Beyond Belly-Cupping: Modern Maternity Portrait Tips

Portrait of a mother-to-be and husband for an article on maternity portrait tips

For most moms-to-be, the maternity portrait session is a tricky affair. How do you take a good photo when you are not feeling the most comfortable?  Further, how do you strike a balance between showing off the miraculous state of your body without making your stomach the entire star of the show?  In today’s blog post I tackle these questions and offer a few modern maternity portrait tips to help you glow in front of the camera.

Portrait of a mother-to-be and husband for an article on maternity portrait tips

Allow me to introduce to you mother-to-be, Swapna, whose maternity portrait session at the Brooklyn Bridge Park was one of my all-time favorite shoots. Swapna wanted to schedule a photo shoot that showed off her tummy in a more subtle manner. As she put it, she wasn’t really a ‘belly-cupping’ kind of a girl. The portrait session was a family affair and included her husband, Johny, and their precious fur-baby, Nobu. So with Swapna as my beautiful model for this article, here are my top maternity portrait tips:

 

Maternity Portrait Tips: Planning

 

Portrait of a mother-to-be for an article on maternity portrait tips

 

Schedule your session for your seventh month. The reality is that you may be feeling uncomfortable in your eighth or ninth month of pregnancy. So plan ahead and schedule your maternity session when your belly is at its roundest but you still feel your best – which is probably in your seventh month.

 

Your stomach doesn’t need to be the star of the show. Granted, the whole reason behind a maternity portrait session is to show off your exquisite curves, but your tummy doesn’t need to be the entire focus of every photo. This should be a session that should be more properly framed as a family portrait shoot before the baby arrives. As such, a little bit of belly-cupping goes a long way. The poses we do together will hint at what’s to come, but the main focus is how beautiful you look and your beautiful family.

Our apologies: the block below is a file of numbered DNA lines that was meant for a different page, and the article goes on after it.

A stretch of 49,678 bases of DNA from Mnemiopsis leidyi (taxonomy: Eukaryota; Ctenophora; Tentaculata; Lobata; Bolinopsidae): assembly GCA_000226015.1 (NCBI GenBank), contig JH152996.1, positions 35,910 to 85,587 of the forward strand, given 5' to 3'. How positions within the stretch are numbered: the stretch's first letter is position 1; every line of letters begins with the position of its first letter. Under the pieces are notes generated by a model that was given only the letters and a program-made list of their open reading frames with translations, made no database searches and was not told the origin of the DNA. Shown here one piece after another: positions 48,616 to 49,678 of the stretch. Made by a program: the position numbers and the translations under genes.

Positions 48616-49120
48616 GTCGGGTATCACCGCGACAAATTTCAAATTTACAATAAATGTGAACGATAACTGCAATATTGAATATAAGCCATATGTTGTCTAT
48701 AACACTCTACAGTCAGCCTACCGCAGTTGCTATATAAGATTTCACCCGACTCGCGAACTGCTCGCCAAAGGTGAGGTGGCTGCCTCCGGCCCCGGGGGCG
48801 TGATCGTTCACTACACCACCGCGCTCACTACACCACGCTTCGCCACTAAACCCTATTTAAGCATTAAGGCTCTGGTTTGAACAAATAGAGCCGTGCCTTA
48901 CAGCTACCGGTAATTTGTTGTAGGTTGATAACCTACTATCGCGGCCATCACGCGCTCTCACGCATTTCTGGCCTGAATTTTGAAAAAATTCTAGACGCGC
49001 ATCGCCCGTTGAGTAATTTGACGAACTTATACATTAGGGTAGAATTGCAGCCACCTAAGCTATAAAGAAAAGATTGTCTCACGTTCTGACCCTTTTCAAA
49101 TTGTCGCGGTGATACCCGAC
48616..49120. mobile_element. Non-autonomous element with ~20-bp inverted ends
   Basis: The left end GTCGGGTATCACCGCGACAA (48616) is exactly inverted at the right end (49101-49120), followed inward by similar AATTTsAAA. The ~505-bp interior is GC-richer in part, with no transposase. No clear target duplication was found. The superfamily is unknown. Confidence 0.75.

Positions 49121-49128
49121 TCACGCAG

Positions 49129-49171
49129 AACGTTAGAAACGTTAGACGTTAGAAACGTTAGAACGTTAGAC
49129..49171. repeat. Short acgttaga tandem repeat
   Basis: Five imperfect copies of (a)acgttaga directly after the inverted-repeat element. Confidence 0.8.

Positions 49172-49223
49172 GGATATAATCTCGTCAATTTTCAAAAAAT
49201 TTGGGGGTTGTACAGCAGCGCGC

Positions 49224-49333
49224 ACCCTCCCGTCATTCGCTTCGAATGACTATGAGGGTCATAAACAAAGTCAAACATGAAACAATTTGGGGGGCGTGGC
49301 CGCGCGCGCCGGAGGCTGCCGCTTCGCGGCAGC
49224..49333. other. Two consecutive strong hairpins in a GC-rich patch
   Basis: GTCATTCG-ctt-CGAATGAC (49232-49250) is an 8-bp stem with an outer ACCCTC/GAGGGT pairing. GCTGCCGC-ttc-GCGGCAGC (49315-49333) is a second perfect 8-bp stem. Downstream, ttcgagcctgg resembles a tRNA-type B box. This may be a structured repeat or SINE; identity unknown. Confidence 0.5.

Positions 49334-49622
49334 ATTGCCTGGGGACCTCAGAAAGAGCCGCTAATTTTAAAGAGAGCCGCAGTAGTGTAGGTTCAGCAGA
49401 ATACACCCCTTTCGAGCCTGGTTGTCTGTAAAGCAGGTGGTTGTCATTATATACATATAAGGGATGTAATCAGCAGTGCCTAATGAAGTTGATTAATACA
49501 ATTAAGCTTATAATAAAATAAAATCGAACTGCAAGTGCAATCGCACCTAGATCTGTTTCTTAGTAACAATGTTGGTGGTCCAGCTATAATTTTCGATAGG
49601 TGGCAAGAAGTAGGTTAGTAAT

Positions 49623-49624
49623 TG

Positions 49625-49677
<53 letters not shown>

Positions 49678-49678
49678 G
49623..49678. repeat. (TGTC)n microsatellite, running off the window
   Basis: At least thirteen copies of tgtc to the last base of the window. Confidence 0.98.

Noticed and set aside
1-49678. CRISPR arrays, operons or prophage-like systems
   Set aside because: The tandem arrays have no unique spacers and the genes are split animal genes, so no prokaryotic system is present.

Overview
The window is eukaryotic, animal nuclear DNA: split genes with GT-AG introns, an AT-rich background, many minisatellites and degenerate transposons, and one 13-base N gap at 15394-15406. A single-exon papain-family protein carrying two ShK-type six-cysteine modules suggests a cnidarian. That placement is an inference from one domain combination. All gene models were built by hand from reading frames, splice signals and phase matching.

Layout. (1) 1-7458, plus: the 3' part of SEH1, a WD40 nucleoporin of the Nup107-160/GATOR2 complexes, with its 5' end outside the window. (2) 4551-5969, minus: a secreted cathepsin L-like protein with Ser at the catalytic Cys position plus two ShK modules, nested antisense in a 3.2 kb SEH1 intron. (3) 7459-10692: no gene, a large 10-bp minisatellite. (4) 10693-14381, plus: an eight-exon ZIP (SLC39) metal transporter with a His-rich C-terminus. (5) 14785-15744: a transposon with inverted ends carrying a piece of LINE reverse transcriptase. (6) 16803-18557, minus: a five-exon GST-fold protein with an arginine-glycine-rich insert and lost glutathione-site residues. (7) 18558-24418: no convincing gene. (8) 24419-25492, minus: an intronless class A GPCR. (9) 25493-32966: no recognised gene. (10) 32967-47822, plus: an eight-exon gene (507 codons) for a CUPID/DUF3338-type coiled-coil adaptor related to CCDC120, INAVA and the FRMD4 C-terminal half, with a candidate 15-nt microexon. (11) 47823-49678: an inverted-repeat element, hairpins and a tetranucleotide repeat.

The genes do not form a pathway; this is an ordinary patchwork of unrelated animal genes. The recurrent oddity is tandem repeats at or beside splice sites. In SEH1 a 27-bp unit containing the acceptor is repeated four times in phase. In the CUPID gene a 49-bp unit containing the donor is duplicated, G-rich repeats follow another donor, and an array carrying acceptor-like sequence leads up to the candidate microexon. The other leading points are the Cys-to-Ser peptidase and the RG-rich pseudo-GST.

The more, the merrier (in front of the camera). The first half of the photo session will focus on you, the mother-to-be. But after that, everyone should join in. Your partner and other children (including pets!) should actively be part of the portrait session and show how excited they are for the newest member of the family to arrive. In addition to getting photos of the entire family together, it’s important to show the relationship between you and individual members of your family. So that means including photos of you and your partner alone and you and each individual child alone.

 

A little bit of belly goes a long way. We have all seen that are truly cringe-worthy. Any blatant sexual imagery or the use of too much nudity is simply out of line for a maternity shoot in my opinion. Remember: this is a family photo shoot. To make sure you and your photographer are on the same page, you need to discuss with your photographer beforehand how much nudity you are comfortable with, and how much you expect for the shoot.

 

Maternity Portrait Tips: Details

 

Portrait of a mother-to-be and husband with baby shoes for an article on maternity portrait tips